Amendments to Spain’s Copyright Act (Law No. 2/2011) led to the formation of an administrative body known as the Second Section of the Intellectual Property Commission (S2CPI).
Launched in 2012 under Spain’s Ministry of Culture and Sports, S2CPI has the authority to issue instructions which require local internet service providers to restrict access to pirate sites. The process begins when rightsholders file an application with S2CPI with a request to block a specific domain (or domains) directly linked to the unlawful distribution of their copyright works.
In 2012, the Commission received 362 applications, a record that still stands today more than a decade later. The significant caveat is that 250 of those applications were abandoned after failing to meet filing requirements.
Spain’s Blocking Program: Latest Figures
S2CPI’s quarterly report published this week reveals that since its inception, 843 applications for site blocking were filed at S2CPI but for reasons including errors, insufficient grounds for the application, and sites suddenly disappearing, 328 applications were closed. Just 15 applications have been officially rejected since 2012, a third of those during the last three months.
The full list of domains blocked following orders from S2CPI is fairly lengthy and as the sample below shows, mostly focused on Spanish language pirate sites. The Pirate Bay’s current main domain makes an inevitable appearance, as does its .se variant, despite its confiscation by Swedish authorities several years ago.
Along with EU Member States Germany, Portugal and Denmark, Spanish stakeholders and local internet service providers established a voluntary code of conduct which promotes self-regulation between the creative industries and the telecoms sector. A key aim is to ensure that administrative blocking is effective, particularly in respect of persistent pirate sites subject to existing blocking instructions.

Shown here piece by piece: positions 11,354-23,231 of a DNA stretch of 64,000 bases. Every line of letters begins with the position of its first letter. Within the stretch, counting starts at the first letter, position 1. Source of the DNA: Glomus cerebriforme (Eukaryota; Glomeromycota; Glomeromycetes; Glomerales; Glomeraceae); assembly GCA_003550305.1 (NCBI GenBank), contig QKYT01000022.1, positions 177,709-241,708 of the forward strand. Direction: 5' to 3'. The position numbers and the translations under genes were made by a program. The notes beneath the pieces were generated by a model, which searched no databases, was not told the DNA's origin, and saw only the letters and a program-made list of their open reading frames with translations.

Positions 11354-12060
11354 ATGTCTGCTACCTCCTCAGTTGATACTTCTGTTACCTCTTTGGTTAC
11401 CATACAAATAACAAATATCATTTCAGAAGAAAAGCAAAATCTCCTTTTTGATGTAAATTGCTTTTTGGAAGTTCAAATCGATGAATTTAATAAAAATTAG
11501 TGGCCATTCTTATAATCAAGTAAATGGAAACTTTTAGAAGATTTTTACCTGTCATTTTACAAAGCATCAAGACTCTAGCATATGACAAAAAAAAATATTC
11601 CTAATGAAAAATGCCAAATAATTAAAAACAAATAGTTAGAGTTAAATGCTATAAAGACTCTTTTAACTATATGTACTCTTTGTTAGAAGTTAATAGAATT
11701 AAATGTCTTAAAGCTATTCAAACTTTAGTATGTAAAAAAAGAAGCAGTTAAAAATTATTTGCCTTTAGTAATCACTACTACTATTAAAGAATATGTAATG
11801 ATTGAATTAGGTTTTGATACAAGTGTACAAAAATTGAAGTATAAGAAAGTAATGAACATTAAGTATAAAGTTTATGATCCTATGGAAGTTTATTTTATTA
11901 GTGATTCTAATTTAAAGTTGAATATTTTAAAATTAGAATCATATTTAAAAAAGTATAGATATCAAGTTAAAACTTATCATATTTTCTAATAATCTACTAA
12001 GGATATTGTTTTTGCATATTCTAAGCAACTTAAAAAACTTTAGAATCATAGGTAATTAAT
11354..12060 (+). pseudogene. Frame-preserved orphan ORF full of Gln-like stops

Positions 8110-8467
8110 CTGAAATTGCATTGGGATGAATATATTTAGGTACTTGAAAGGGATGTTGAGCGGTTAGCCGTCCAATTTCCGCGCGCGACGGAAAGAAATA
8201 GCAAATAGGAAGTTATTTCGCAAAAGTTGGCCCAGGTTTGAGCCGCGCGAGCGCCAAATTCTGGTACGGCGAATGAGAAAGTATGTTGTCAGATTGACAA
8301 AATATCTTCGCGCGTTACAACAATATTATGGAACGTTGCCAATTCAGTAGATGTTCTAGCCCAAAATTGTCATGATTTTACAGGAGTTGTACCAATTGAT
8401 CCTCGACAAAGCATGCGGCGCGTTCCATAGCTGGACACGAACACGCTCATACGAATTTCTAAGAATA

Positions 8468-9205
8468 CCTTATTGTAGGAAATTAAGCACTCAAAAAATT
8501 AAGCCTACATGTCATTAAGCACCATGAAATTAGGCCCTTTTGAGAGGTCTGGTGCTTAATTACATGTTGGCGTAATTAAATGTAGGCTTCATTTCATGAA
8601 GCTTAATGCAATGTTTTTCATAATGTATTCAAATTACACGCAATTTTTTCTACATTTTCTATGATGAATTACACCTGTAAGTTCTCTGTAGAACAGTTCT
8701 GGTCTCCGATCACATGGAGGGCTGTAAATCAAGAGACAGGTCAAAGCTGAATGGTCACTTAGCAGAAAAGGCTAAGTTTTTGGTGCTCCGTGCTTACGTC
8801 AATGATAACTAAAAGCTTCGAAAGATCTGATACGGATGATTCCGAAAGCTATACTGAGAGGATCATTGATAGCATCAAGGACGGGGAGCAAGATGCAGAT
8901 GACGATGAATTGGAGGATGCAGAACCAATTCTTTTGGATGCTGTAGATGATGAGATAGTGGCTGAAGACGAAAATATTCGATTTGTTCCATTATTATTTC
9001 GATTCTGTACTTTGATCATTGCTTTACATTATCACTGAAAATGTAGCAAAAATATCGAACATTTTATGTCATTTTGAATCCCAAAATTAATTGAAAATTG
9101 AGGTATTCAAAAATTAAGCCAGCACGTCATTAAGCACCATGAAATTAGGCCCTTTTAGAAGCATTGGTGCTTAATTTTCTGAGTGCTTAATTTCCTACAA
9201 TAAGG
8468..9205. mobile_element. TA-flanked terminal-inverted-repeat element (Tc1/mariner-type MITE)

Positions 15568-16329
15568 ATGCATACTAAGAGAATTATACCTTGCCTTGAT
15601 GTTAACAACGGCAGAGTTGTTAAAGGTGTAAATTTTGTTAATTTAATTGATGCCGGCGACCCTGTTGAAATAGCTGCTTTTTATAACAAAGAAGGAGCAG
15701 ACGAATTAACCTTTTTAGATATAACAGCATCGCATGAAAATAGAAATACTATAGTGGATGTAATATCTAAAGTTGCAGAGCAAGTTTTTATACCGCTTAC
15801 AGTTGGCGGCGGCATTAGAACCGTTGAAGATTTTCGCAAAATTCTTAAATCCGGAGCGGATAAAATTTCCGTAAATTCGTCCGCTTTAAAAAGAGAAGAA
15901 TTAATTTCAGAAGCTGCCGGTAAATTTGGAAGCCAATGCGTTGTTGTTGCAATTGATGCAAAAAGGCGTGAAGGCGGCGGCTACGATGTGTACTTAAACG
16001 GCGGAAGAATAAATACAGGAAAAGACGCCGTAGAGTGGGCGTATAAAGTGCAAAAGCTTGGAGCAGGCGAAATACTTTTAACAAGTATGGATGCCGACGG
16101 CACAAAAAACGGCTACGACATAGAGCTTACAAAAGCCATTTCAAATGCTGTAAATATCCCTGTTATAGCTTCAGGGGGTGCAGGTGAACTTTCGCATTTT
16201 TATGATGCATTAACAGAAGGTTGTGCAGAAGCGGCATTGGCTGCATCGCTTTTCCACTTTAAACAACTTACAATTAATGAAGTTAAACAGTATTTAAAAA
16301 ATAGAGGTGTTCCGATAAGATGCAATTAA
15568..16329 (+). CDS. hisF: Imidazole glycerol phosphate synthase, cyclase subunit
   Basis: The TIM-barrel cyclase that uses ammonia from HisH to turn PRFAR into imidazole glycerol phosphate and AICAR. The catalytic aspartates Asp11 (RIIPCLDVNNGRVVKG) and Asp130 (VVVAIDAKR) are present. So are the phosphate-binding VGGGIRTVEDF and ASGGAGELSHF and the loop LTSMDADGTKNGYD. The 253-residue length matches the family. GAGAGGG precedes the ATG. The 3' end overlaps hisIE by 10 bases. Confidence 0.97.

S2CPI reports that by the end of June 2023, parties to the agreement were sending around 100 queries, generally on a weekly basis, relating to more than 637 domains which in turn had deployed almost 2,000 sub-domains, presumably to avoid blocking.
Under the terms of the voluntary code, all were blocked by Spain’s internet service providers “using the most appropriate technical measures at all times to prevent or significantly reduce, in a real and effective manner, access to these infringing websites, which has meant the impossibility of access to millions of works (books, musical works, video games, audiovisual works, etc.) protected by IPR, made available illegally on such infringing websites.”
Other Measures to Restrict Pirate Sites
S2CPI reports that in line with local law, requests have been filed with local domain registry Red.es to cancel .es domains when they are used by pirate sites subjected to blocking. To date, a total of 15 domains have been canceled following S2CPI requests, the administrative body reports.
In numerous jurisdictions, the blocking of a pirate website is interpreted as a green light to place the platform under increased pressure, often by attempting to restrict access to both current and potential business partners, advertisers in particular.
In 2020, the Ministry of Culture and Sport signed a memorandum of understanding which saw Spain join WIPO ALERT, a platform operated by the World Intellectual Property Organization (WIPO). Through a global pirate site ‘blacklist’ comprised of domains submitted by countries like Spain, advertisers and agencies are encouraged to boycott WIPO-Alert-listed domains and conduct their business elsewhere.
WIPO declines to publish a full list of domains but does offer an online tool which allows the curious to discover whether a specific domain is on the global list. That list currently comprises national ‘infringing website lists’ submitted by Italy, Russia, Spain, Peru, Ecuador, Lithuania, Greece, and the United Kingdom.
S2CPI publishes Spain’s list of infringing domains in its quarterly reports, the latest of which is available here (pdf). There are almost 500 domains on the current list with one site – the now infamous DonTorrent – receiving disproportionate attention, for fairly obvious reasons.